“Design Your Own Clothes Mens TAILORING and TUXEDO PATTERNS Formal Wear Tailored Suits” by HowToBooks is actually the 1907 edition of Croonborg’s Grand Edition of Supreme System of Cutting Men’s Garments. Available completely free, here, courtesy of the good folks (likely librarians and interns who spend hours slaving over a scanner) at

“Men’s Tailoring the Red Book for Men’s Tailoring 1917” is another Croonborg text–actually called New Supreme System for the Cutting of Men’s Garments. I know for an absolute fact this seller stole this one off of, because they include a picture of the table of contents that contains a pencil mark that is the EXACT same on the free version of the pdf available, for free, here.

This seller has a lot of great things listed in their shop. Don’t pay for them. They’re probably all available for free.

There is another etsy seller named BuriedTreasureChest that I found during my search for tailoring references that does the same shady stuff. This jerkface also sells the Red Book of Men’s Tailoring–the same Croonberg text, with the SAME PENCIL MARKINGS on the table of contents. No joke.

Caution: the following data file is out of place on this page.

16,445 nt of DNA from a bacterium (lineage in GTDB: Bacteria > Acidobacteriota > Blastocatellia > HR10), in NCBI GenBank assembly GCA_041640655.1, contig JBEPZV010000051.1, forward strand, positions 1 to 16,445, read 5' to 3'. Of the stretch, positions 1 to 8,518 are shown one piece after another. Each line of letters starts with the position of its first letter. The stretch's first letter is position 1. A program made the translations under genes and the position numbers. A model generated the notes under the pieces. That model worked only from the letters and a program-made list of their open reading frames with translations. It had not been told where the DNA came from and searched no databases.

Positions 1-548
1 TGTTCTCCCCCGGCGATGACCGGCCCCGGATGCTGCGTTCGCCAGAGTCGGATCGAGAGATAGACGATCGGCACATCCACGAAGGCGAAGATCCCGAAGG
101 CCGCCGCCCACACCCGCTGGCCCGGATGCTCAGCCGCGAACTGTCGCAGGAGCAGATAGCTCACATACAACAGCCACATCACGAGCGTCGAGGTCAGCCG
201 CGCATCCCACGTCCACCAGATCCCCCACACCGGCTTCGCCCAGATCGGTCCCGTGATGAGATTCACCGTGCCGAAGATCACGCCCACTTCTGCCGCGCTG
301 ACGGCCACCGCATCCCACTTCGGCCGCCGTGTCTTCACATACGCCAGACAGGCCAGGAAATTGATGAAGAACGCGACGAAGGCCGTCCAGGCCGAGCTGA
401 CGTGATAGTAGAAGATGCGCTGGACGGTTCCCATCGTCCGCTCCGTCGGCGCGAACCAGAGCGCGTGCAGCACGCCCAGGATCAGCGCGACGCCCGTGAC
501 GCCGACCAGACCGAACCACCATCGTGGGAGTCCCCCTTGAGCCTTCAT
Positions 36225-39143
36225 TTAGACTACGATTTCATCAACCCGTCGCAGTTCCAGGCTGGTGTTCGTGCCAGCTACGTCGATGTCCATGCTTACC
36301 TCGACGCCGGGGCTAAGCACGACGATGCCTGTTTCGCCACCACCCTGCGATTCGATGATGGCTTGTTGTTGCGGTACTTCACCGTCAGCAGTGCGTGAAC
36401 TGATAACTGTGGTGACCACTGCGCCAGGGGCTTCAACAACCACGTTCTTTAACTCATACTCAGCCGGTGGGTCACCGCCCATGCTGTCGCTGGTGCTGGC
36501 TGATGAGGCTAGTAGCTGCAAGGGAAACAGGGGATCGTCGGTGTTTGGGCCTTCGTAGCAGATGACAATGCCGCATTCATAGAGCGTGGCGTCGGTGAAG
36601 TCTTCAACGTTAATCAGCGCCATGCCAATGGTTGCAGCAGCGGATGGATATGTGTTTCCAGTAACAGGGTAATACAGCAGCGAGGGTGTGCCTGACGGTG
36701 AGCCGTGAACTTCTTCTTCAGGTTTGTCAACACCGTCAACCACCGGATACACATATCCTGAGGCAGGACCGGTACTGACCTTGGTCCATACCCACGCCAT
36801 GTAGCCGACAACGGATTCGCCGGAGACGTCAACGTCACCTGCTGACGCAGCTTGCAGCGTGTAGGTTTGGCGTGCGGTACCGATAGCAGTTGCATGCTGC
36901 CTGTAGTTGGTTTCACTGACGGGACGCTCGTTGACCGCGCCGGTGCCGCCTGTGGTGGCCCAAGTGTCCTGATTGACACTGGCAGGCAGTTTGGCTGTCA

They also sell “Victorian Costumes Patterns Book” which is really The Diamond Garment Cutter from 1895. I know they stole it from because on the page featured on their listing, there is a penciled in “137” that is also visible on…you guessed it…the version, available free of charge in all its glory here.

This bothers me because libraries are my spiritual homeland (and that smell=heaven)  and also because I know what it’s like to spend 10 hours scanning and editing a book because you’re a design/typography/arts and crafts junkie who truly loves these books and wants to partially fund the obsession. As a matter of principle it really, REALLY bothers me when people profit off of the work of others as these sellers are doing. It also bothers me when people don’t cite their sources. It might be petty of me, but HowToBooks has about 4500 sales at current count–if each one of those is $4, then some jerkface has made about 16k, give or take, off of stolen books. Screw them. Screw them so much.

Whew. Sorry, it’s been a stressful work week.


On a happier note, I’ve been hand sewing and it is the best kind of Zen medicine. At least, now that I learned to condition the thread with beeswax. I’ve been working on a wearable muslin of a vest to get a better bodice sloper. It’s actually going very well, and only needs buttonholes now. I also finished my wearable muslin / first attempt at sewing with chiffon. It’s a simple tunic type shirt with set in sleeves and a high scarf collar that ties in front, and gathered sleeves with tie closures. It fits and it has that romantic-young-man-in-a-Jane-Austen-romance look that I like so much. So that’s encouraging.



Current Projects: Digitization and the Pictorial Patterns of 1925